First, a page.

Lena Younger from “A Raisin in the Sun” preserves the fundamental values of family by virtue of a strong personality that guides Walter, the tragic hero, to redemption. The Youngers are a dysfunctional family of African Americans constantly plagued by financial need and questions of racial identity. Among the characters cooped up in the Younger’s small apartment are Lena’s two children, Walter and Beneatha, who compete against each other in order to fulfill their own ambitions. The fact that Walter and Beneatha even fight over the shared bathroom is symbolic in that conflicting dreams have torn the family apart. Lena constantly attempts to heal this deep-seated sibling rivalry, even in her darkest hour of discovering that Walter has breached her trust ...
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...mbitious dreams. Lena tries to bring sibling rivalries together and convinces Walter that family is ultimately more important than his reckless chasing of his American Dream. Linda is also mindful of the tensions pervading the household and tries to mend relationships between Willy and Biff while her optimism preserves Willy’s ambition to the very end. As a result, Lena actively guides the tragic hero to redemption while Linda merely mollifies and thus is unable to deal with the fundamental flaw that ultimately destroys Miller’s tragic hero. It is not the intoxicating Dream that brings home fruits of miracles, but instead the unwavering strength of family that endures and provides the true basis of fulfillment.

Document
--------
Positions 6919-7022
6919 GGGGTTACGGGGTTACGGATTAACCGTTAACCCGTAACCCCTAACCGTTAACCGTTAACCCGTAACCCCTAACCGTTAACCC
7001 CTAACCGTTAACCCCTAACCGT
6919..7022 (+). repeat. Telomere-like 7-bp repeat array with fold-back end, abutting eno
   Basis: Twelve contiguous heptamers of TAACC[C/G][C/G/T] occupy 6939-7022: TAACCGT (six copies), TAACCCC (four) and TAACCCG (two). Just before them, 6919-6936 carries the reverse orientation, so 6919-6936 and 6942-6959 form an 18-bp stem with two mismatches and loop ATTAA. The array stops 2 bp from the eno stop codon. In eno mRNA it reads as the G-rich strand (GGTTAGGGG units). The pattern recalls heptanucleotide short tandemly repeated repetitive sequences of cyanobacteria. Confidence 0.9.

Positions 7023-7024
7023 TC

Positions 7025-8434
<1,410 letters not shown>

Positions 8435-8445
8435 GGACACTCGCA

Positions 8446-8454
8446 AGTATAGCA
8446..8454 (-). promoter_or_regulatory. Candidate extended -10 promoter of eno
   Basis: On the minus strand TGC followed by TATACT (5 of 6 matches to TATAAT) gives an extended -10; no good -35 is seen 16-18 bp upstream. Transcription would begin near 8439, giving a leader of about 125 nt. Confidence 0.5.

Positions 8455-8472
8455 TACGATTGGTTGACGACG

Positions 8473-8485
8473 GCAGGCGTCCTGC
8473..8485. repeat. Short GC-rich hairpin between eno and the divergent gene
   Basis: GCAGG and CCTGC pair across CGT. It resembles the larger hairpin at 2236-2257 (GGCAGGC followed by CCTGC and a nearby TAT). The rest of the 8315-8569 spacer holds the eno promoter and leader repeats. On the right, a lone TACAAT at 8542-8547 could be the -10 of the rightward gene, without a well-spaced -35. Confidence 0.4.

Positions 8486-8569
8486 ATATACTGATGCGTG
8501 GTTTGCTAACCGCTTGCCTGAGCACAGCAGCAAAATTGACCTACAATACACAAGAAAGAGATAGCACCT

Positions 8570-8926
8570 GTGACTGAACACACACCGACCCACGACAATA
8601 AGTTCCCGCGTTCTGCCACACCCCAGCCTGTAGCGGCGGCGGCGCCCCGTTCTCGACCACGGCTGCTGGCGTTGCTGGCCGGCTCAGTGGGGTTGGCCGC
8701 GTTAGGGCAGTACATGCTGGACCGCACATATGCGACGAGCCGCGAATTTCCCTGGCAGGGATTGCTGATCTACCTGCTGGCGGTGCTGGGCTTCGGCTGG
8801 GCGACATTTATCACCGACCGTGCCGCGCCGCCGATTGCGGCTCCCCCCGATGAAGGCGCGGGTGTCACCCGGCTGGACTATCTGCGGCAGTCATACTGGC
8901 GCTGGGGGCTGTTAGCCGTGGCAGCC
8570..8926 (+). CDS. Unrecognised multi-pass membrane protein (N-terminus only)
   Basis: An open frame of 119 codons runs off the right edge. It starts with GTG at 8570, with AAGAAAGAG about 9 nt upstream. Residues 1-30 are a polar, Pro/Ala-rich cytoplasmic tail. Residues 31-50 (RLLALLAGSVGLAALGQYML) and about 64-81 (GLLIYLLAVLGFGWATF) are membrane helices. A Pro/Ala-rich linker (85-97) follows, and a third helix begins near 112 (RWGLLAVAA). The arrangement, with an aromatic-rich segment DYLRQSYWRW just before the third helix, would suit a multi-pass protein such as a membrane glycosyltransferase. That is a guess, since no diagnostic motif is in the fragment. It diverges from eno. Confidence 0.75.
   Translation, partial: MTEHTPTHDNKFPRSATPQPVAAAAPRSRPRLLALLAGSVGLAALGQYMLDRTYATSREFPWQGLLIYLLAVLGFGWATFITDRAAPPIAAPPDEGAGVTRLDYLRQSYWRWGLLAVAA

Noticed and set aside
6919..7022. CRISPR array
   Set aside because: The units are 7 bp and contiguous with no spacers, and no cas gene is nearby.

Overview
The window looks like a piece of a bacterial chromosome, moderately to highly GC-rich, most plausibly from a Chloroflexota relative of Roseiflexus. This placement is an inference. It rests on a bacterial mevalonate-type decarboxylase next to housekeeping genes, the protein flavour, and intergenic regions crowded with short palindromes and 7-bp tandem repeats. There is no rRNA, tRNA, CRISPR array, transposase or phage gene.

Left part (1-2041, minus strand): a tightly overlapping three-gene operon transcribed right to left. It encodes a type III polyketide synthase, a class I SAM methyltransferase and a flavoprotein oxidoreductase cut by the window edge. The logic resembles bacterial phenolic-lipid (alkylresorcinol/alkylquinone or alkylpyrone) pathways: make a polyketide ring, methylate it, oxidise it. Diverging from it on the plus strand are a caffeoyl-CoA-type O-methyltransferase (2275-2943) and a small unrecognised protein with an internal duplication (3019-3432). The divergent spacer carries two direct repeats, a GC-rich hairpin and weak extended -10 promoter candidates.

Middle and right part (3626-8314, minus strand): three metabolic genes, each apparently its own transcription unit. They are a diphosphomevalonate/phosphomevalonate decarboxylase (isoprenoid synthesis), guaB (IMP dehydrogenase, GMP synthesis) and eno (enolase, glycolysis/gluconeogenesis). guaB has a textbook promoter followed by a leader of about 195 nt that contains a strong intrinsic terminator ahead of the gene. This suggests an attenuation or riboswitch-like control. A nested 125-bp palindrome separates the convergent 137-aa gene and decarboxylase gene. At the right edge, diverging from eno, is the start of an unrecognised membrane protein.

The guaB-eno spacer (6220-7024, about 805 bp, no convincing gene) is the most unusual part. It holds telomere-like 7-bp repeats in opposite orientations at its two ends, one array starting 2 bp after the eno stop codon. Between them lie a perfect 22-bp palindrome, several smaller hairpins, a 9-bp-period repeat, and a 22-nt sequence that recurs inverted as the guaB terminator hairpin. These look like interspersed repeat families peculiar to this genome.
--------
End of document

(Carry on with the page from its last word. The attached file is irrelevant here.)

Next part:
Hansberry, Lorraine. A Raisin in the Sun. New York: Vintage, 1994. Print.
Miller, Arthur. Death of a Salesman. U.K.: Penguin, 2013.
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